What’s all the controversy about Post Office Plaza?

Chatham’s location and great schools naturally attract real estate developers looking to make a fortune on new apartment projects. At one time, they had to follow zoning rules, intended to keep out huge towers that would clog up our streets and swamp our schools, police, etc.

Those protections began to erode in the 2000s, when Chatham began to relax zoning standards, in hopes of attracting taxable developments. Around 2016, our then Mayor & Council discovered a state “redevelopment” law that seemed to promise a pot of gold at the end of the rainbow to any town willing to waive normal zoning rules, allowing developers to build big projects that could be tax “rateables.”

Of course, there was a catch: Such projects usually aren’t ratable at all. They are eligible for fabulous property tax breaks and other goodies that shift most of the costs – and risks – to us taxpayers.  

In their naive quest for easy money, our then Mayor & Council led us into a Plan to build a big apartment project in Post Office Plaza – behind the Main Street Post Office. That POP Plan will clog our streets with hundreds more cars and trucks – without any real benefit to Chatham.  

It all started with a few small steps. We’re simply investigating possibilities, the Mayor & Council told themselves. We can stop at any time.

But as usual, each small step makes it harder to stop. At some point, there is no way out. It happens so gradually that people don’t wake up until it’s too late.

Almost nobody in Chatham woke up until November 14, 2019, when the Council’s handpicked developer unveiled a big, horrible design for Post Office Plaza. It triggered public outrage.

When our current Mayor took office in January 2020, he tossed that ridiculous design off the table. But he did not scrap the POP Redevelopment Plan itself. He vowed only to consider a range of options and to hold several Town Hall meetings before doing anything.

The Mayor did not keep that promise. At the June 28, 2021 Council meeting, he suddenly announced a new design proposal for POP.

The Mayor was vague about that new proposal. He led residents to believe that other options were still possible and would be discussed at future Town Hall meetings.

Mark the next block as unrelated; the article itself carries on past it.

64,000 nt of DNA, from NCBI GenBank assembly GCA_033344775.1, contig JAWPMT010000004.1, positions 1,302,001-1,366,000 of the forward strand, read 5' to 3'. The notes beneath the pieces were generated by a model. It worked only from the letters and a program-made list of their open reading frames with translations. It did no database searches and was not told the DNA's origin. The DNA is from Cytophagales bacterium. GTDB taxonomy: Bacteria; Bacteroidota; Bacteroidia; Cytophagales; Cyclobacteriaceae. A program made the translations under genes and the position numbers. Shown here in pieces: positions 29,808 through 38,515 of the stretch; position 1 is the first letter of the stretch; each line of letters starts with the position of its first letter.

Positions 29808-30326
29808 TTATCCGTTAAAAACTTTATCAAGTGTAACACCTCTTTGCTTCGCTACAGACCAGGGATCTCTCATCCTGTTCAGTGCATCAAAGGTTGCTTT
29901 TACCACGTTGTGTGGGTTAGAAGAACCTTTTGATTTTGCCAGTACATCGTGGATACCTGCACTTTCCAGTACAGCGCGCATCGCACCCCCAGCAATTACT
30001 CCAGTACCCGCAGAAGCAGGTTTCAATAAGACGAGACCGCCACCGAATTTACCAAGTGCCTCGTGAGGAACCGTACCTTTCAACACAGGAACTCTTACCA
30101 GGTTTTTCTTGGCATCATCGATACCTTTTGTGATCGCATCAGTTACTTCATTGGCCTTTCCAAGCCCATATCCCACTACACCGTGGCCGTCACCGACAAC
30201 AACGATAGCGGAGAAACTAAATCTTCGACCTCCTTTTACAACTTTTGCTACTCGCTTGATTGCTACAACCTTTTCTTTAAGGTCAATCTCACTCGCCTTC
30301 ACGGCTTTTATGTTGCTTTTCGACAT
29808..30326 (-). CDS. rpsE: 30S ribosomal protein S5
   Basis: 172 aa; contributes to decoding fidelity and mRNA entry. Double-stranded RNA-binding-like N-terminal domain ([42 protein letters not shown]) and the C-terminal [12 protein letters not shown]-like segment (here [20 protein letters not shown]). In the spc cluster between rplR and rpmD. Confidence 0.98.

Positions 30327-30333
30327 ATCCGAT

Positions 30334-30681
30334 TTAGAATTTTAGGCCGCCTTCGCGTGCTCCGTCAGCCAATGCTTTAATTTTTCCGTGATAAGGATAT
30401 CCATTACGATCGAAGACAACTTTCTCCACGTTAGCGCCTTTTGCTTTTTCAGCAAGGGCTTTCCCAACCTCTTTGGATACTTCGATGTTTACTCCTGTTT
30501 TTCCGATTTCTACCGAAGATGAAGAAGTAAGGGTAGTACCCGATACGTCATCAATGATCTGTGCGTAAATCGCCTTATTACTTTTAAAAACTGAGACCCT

In reality, the Mayor had already signed a June 14 contract in an affordable housing lawsuit. He had signed that contract without having held a single Town Hall – or even having resumed in-person Council meetings after Covid.

What’s more, in that contract the Mayor had agreed, in effect, to make the POP project at least 100 rental apartments, without having considered how that project would affect Chatham. To help get that result, he’d promised to change the Plan by January 1, 2022 and to try to get the final agreement signed by June 1, 2022, which would permanently lock Chatham into a deal nobody had seen yet.

The only reason that deal came to light is one smart Chatham lady spotted a mysterious notice on the Borough website, and began asking questions. Residents flocked to the next Council meeting with questions the Mayor couldn’t – or wouldn’t – answer.

The POP project will displace some 18 Chatham families of modest means who live there now, to make room for 15-17 lucky North Jersey housing lottery winners of modest means. It will make a rich developer even richer. But for Chatham there’s no reason to expect anything but more traffic, higher costs, and a lower quality of life.

Chatham residents are in the dark. And the clock is ticking.

It’s time to wake up.

Urge our Mayor to find a better way to satisfy our obligations under the June 14 agreement – such as subsidizing apartments on Main Street or converting a vacant office building for residential use – before it’s too late.

Leave a Reply

Your email address will not be published. Required fields are marked *